Australian National Redress Scheme – Joint Select Committee – Second Interim Report

On the 23 November 2021 the Australian Joint Select Committee on Implementation of the National Redress Scheme (“the Committee”) tabled its Second Interim Report (“the report”).

In tabling the report the Committee was keen to acknowledge that the National Redress Scheme (“the NRS”) require constant review and at times recalibration in order to effectively meet the needs of victims and survivors and society at large.

The Committee also noted that the efficacy of the NRS is also impacted by how attractive redress is as a means of dealing with these claims when considered against the broader access to civil compensation, which has been introduced by legislative changes introduced by the State and Territories throughout Australia as discussed in our earlier BLOG Reopening settlements in abuse cases – the approach in Australia – could it happen in other jurisdictions?

The report noted that “significant momentum was lost before the Scheme formally commenced and awareness of its existence is now limited”

The Committee accepts the observations of Ms Robyn Kruk AO at the time of publishing her Second Anniversary Review of the NRS in  June 2021 that there is only a very limited timeframe for making any meaningful changes to the NRS at this stage.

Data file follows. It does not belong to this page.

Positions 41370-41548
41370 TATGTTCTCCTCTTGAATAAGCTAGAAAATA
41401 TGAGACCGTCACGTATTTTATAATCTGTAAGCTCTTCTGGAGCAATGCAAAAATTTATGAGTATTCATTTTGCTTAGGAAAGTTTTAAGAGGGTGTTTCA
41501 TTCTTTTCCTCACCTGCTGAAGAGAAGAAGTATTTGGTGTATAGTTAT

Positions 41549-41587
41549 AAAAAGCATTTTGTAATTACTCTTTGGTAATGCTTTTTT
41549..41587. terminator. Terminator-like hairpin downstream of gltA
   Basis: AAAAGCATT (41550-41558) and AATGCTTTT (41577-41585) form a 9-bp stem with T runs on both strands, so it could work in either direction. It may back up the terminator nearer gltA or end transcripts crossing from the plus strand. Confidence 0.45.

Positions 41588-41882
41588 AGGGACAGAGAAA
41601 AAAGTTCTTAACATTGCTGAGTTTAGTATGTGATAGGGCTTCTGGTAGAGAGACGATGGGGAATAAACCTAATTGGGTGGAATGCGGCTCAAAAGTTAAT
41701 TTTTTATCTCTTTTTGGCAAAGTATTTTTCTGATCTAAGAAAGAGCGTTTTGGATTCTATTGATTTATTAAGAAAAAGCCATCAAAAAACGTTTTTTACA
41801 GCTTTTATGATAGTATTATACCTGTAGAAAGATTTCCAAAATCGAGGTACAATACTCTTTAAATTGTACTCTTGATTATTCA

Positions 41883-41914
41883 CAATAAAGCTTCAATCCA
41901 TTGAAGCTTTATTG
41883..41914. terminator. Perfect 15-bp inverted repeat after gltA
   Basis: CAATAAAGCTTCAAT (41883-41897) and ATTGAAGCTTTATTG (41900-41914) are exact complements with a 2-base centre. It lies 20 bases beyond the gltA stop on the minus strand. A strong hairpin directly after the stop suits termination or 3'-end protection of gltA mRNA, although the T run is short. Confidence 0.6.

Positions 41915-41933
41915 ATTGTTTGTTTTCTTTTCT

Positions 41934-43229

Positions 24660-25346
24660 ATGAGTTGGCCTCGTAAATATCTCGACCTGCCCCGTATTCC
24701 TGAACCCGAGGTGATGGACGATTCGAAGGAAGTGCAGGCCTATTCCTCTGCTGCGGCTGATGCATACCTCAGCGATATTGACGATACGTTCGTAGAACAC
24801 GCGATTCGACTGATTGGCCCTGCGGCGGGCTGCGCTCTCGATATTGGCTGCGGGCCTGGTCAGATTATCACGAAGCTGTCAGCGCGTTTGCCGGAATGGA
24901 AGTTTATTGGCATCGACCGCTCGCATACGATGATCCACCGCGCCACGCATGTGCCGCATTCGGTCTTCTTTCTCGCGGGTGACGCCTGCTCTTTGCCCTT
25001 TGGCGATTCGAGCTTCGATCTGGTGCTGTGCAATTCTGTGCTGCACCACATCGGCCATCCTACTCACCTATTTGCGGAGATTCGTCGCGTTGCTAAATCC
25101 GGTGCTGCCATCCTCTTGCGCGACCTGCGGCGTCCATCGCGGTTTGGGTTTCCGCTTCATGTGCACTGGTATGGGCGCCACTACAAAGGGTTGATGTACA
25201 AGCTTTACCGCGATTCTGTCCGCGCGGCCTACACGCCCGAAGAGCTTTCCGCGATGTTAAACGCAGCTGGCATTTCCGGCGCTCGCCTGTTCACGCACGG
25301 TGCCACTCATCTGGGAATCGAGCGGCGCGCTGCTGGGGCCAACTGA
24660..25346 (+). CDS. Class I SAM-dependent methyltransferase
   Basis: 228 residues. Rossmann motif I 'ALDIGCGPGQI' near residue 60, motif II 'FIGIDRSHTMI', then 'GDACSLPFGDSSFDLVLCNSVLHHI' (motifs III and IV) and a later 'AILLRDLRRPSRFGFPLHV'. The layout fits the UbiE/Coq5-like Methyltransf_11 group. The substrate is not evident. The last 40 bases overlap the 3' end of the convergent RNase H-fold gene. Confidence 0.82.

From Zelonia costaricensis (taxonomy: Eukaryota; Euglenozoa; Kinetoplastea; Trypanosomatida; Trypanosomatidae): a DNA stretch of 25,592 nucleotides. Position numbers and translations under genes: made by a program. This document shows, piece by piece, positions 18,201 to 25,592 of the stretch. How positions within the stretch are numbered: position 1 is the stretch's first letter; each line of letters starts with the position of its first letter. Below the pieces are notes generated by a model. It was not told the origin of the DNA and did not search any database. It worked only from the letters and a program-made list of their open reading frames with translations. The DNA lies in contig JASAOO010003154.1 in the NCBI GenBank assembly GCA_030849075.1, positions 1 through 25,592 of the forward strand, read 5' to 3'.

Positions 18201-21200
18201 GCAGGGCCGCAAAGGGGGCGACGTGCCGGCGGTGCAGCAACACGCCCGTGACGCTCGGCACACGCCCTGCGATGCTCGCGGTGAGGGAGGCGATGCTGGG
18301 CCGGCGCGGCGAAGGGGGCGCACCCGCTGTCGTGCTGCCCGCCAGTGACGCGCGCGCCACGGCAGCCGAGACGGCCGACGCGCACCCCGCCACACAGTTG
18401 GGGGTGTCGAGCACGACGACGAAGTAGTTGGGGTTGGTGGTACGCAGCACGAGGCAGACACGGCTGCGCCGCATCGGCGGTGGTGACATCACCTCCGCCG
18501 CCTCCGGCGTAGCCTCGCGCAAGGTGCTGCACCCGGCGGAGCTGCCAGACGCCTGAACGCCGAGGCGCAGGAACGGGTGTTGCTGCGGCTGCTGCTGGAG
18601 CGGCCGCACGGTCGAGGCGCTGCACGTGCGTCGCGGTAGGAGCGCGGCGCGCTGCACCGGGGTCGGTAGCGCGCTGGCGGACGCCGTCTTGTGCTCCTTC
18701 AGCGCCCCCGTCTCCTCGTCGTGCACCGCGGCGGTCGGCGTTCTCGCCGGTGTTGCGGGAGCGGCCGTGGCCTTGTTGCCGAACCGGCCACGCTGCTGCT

The Committee says that its focus is identifying those reforms that will improve survivor participation and experience and increase awareness and access to the NRS among First Nations people.

The Committee noted that 12,305 applications have been received, 7,093 offers made and 6,703 applications finalised. The 6,448 payments to survivors total approximately AUS$551.2 million, with the average Redress payment now approximately AUS $85,481.

The Committee noted that reforms made in the last 12 months to the NRS included:-

  • encouraging institutions to join by removing tax concessions and Federal grants;
  • legislating for AUS$10,000 ‘advance payments’ to elderly and terminally ill applicants and
  • expansion of the Funder of Last Resort provisions for defunct and financially incapable institutions.

However, despite these and ongoing reforms since the NRS was launched in July, 2018 the sense of the Committee is that the NRS is still more complex to administer than originally thought and this has been constant theme of the commentary on the NRS by victims and survivors.